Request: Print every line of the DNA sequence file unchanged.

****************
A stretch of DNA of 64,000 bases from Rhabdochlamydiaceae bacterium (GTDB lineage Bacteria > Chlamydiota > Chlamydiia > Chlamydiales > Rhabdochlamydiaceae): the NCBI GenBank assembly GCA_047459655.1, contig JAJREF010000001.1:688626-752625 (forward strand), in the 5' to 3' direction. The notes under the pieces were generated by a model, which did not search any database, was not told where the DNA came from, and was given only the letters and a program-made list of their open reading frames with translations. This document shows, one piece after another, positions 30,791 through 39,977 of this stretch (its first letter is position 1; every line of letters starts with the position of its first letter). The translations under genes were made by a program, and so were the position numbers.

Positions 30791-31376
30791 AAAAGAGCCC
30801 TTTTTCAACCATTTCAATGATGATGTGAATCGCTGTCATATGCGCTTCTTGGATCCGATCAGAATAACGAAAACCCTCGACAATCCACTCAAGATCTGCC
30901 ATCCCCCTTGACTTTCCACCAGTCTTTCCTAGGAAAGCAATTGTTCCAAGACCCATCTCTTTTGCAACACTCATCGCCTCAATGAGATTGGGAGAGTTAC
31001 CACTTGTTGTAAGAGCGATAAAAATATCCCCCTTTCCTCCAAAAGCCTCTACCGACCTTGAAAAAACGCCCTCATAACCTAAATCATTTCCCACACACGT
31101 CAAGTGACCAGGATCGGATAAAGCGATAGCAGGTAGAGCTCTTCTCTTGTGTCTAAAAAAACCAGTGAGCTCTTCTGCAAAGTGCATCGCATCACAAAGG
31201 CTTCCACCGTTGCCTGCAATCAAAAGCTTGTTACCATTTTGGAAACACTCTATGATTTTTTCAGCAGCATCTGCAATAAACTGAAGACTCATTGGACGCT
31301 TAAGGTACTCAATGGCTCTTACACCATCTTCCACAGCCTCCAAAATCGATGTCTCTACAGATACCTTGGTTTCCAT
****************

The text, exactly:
A stretch of DNA of 64,000 bases from Rhabdochlamydiaceae bacterium (GTDB lineage Bacteria > Chlamydiota > Chlamydiia > Chlamydiales > Rhabdochlamydiaceae): the NCBI GenBank assembly GCA_047459655.1, contig JAJREF010000001.1:688626-752625 (forward strand), in the 5' to 3' direction. The notes under the pieces were generated by a model, which did not search any database, was not told where the DNA came from, and was given only the letters and a program-made list of their open reading frames with translations. This document shows, one piece after another, positions 30,791 through 39,977 of this stretch (its first letter is position 1; every line of letters starts with the position of its first letter). The translations under genes were made by a program, and so were the position numbers.

Positions 30791-31376
30791 AAAAGAGCCC
30801 TTTTTCAACCATTTCAATGATGATGTGAATCGCTGTCATATGCGCTTCTTGGATCCGATCAGAATAACGAAAACCCTCGACAATCCACTCAAGATCTGCC
30901 ATCCCCCTTGACTTTCCACCAGTCTTTCCTAGGAAAGCAATTGTTCCAAGACCCATCTCTTTTGCAACACTCATCGCCTCAATGAGATTGGGAGAGTTAC
31001 CACTTGTTGTAAGAGCGATAAAAATATCCCCCTTTCCTCCAAAAGCCTCTACCGACCTTGAAAAAACGCCCTCATAACCTAAATCATTTCCCACACACGT
31101 CAAGTGACCAGGATCGGATAAAGCGATAGCAGGTAGAGCTCTTCTCTTGTGTCTAAAAAAACCAGTGAGCTCTTCTGCAAAGTGCATCGCATCACAAAGG
31201 CTTCCACCGTTGCCTGCAATCAAAAGCTTGTTACCATTTTGGAAACACTCTATGATTTTTTCAGCAGCATCTGCAATAAACTGAAGACTCATTGGACGCT
31301 TAAGGTACTCAATGGCTCTTACACCATCTTCCACAGCCTCCAAAATCGATGTCTCTACAGATACCTTGGTTTCCAT